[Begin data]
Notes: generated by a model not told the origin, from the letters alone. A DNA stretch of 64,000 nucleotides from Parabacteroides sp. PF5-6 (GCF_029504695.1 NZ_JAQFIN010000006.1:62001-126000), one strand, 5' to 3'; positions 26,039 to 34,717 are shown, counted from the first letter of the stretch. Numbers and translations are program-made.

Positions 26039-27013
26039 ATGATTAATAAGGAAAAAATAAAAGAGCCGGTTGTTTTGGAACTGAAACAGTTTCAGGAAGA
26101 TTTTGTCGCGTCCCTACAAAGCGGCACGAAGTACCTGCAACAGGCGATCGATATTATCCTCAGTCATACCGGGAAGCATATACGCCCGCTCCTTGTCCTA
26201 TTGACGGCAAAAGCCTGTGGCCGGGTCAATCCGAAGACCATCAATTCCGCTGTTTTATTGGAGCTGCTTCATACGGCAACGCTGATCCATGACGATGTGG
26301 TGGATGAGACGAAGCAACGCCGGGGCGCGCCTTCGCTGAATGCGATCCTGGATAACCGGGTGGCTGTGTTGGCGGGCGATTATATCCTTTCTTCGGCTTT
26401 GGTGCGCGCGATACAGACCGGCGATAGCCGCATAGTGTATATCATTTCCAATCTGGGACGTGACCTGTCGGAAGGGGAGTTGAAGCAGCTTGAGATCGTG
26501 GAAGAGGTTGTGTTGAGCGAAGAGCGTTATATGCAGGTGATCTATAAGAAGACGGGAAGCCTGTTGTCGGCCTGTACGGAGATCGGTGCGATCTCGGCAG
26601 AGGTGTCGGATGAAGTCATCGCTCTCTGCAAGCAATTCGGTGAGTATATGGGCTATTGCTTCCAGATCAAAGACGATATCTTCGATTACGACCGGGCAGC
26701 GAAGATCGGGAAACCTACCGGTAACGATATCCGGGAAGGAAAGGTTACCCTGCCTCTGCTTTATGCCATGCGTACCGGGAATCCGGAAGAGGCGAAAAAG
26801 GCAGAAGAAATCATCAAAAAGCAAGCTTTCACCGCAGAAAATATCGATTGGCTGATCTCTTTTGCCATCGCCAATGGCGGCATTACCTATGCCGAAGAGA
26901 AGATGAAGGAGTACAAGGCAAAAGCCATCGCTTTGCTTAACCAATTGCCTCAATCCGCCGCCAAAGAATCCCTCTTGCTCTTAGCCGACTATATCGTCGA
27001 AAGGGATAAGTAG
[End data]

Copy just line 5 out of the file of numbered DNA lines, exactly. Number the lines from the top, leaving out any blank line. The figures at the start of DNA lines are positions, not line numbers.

26201 TTGACGGCAAAAGCCTGTGGCCGGGTCAATCCGAAGACCATCAATTCCGCTGTTTTATTGGAGCTGCTTCATACGGCAACGCTGATCCATGACGATGTGG